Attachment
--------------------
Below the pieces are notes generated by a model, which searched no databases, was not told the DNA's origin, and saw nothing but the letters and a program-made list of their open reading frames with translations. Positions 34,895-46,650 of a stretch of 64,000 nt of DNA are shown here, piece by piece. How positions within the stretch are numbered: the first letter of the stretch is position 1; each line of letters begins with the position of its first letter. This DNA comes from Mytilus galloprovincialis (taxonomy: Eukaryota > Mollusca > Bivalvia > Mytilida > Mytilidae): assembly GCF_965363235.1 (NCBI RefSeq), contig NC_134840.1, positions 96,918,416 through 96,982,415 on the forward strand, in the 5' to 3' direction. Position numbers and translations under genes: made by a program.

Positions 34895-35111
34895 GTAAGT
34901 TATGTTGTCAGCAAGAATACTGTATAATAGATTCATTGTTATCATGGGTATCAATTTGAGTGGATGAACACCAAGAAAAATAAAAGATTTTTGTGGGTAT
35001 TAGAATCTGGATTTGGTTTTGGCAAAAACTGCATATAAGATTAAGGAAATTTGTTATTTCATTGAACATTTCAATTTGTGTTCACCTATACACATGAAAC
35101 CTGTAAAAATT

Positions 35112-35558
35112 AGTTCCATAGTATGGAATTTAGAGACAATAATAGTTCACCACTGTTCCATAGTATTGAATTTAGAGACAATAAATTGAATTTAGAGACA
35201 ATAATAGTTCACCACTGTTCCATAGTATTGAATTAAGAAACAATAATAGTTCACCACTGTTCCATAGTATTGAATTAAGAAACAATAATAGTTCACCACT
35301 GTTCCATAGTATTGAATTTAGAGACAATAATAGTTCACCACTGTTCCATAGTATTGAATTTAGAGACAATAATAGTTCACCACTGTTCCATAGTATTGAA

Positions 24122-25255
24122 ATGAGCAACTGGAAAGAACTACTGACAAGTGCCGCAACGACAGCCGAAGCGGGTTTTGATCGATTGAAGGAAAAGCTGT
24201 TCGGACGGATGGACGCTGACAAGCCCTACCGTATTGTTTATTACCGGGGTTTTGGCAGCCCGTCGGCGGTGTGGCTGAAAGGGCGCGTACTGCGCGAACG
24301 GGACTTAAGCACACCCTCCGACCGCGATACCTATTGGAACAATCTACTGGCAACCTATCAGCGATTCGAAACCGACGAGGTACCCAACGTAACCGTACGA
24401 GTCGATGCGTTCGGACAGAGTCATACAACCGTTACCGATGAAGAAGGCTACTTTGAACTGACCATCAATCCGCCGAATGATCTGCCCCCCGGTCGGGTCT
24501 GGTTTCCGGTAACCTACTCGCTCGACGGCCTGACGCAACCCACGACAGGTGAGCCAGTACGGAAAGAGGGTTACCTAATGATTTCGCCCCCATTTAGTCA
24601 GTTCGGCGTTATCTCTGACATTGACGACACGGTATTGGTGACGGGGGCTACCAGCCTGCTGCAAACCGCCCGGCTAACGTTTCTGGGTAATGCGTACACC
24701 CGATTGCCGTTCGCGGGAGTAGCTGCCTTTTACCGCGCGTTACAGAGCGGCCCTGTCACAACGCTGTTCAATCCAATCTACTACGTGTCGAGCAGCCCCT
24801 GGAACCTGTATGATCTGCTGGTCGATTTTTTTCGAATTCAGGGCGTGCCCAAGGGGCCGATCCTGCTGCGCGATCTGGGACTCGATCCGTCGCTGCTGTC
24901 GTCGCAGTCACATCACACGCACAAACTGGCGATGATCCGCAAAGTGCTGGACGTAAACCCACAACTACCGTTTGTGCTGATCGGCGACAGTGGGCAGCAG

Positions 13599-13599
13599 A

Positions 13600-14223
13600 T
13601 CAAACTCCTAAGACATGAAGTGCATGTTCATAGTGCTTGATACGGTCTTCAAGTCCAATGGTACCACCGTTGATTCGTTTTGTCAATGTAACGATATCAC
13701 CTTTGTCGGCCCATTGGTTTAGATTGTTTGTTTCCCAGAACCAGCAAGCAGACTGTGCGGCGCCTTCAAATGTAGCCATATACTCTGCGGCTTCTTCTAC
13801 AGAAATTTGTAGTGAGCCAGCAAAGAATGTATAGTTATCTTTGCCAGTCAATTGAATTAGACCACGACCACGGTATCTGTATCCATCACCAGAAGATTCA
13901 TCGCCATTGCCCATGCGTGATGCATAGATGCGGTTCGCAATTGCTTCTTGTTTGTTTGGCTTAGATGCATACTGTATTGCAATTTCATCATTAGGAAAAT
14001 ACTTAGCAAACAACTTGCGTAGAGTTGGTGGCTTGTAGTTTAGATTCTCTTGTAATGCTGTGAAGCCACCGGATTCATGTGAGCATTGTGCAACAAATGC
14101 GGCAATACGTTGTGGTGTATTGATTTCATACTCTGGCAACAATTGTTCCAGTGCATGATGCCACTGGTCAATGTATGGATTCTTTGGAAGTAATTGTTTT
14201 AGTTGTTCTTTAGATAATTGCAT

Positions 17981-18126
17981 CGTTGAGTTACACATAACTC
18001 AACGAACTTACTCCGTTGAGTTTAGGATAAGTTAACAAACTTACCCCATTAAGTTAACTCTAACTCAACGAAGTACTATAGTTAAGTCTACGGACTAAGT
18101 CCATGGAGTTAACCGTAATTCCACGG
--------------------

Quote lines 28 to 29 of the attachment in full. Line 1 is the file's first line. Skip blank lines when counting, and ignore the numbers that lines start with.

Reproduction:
13901 TCGCCATTGCCCATGCGTGATGCATAGATGCGGTTCGCAATTGCTTCTTGTTTGTTTGGCTTAGATGCATACTGTATTGCAATTTCATCATTAGGAAAAT
14001 ACTTAGCAAACAACTTGCGTAGAGTTGGTGGCTTGTAGTTTAGATTCTCTTGTAATGCTGTGAAGCCACCGGATTCATGTGAGCATTGTGCAACAAATGC